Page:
The fundamental principles of Buddhist psychology and their relevance to Buddhism as a religion By Buddhistdoor International Prof.
Mindfulness and responsibility Right of security and safety Living a life in violation of the precepts is believed to lead to rebirth in a hell.
The five precepts can be found in many places in the Early Buddhist Texts. On the other hand, living a life in violation of the precepts is believed to lead to rebirth in an unhappy destination. Comparing oneself with others, one should therefore not hurt others as one would not want to be hurt.
In the upholding or violation of the precepts, intention is crucial. These consist of injuring a Buddha, killing an arahant, killing one's father or mother, and causing the monastic community to have a schism.
The five precepts are at the core of Buddhist morality. When they become used to the precepts, they start to embody them more naturally. Religion scholar Richard Jones concludes that the moral motives of Buddhists in adhering to the precepts are based on the idea that renouncing self-service, ironically, serves oneself.
The texts describe that in the ritual the power of the Buddhas and bodhisattvas is transmitted, and helps the initiate to keep the precepts. This "lay ordination" ritual usually occurs after a stay in a temple, and often after a monastic ordination has taken place.
The ordained lay person is then given a religious name. The restrictions that apply are similar to a monastic ordination, such as permission from parents. In very solemn occasions, or for very pious devotees, the precepts may be taken as a group rather than each separately. Spiro found that someone who did not violate the precepts, but did not have any intention to keep them either, was not believed to accrue any religious merit.
On the other hand, when people took a vow to keep the precepts, and then broke them afterwards, the negative karma was considered larger as in the case no vow was taken to keep the precepts. In these perspectives, mass production of weapons or spreading untruth through media and education also violate the precepts.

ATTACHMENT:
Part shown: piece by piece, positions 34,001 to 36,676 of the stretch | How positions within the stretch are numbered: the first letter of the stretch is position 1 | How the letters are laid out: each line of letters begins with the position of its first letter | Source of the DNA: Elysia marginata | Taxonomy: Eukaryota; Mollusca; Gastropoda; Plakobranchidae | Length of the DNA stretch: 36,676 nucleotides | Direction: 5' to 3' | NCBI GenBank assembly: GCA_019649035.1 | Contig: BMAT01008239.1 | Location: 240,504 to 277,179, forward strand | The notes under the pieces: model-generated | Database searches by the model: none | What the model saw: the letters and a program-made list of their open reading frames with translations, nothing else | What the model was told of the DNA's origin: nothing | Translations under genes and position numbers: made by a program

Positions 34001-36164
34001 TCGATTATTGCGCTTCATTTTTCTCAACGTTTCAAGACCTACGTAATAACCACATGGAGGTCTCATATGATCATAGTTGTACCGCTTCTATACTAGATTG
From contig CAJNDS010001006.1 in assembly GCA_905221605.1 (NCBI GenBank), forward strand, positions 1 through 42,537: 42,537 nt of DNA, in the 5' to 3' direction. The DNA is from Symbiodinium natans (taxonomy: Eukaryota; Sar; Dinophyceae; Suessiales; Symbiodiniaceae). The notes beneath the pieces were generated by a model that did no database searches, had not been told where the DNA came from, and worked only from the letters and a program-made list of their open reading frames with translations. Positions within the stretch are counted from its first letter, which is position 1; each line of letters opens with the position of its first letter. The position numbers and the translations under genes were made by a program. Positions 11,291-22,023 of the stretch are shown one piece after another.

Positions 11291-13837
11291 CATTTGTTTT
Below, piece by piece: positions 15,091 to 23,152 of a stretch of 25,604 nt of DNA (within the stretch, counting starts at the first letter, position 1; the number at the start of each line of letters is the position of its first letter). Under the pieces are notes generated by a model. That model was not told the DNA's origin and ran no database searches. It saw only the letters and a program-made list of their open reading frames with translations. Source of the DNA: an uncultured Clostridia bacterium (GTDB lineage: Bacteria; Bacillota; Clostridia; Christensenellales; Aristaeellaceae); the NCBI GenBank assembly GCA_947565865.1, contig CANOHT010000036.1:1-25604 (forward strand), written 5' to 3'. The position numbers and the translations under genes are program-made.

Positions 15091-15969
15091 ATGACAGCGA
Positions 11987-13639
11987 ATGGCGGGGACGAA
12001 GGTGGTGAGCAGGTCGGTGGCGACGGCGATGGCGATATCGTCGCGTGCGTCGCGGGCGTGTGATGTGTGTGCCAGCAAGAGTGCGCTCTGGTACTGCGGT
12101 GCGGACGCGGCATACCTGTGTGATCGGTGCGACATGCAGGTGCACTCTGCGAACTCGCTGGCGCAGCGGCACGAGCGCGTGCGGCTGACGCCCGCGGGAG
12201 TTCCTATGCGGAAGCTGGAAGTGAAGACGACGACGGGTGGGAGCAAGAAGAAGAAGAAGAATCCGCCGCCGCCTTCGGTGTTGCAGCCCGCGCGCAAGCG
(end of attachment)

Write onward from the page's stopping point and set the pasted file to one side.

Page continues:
The first precept prohibits the taking of life of a sentient being. It is violated when someone intentionally and successfully kills such a sentient being, having understood it to be sentient and using effort in the process.
However, it has also been pointed out that the seriousness of taking life depends on the size, intelligence, benefits done and the spiritual attainments of that living being.
Killing a large animal is worse than killing a small animal also because it costs more effort ; killing a spiritually accomplished master is regarded as more severe than the killing of another "more average" human being; and killing a human being is more severe than the killing an animal.
But all killing is condemned. At the same time, though, the Buddha is often shown not to explicitly oppose war in his conversations with political figures. He may have believed such involvement to be futile, or detrimental to Buddhism. Nevertheless, at least one disciple of the Buddha is mentioned in the texts who refrained from retaliating his enemies because of the Buddha, that is King Pasenadi Sanskrit: The texts are ambiguous in explaining his motives though.
In the chronicle, the king is saddened with the loss of life after a war, but comforted by a Buddhist monk, who states that nearly everyone who was killed did not uphold the precepts anyway.
There are prohibitions on certain types of meat, however, especially those which are condemned by society. The idea of abstaining from killing animal life has also led to a prohibition on professions that involve trade in flesh or living beings, but not to a full prohibition of all agriculture that involves cattle.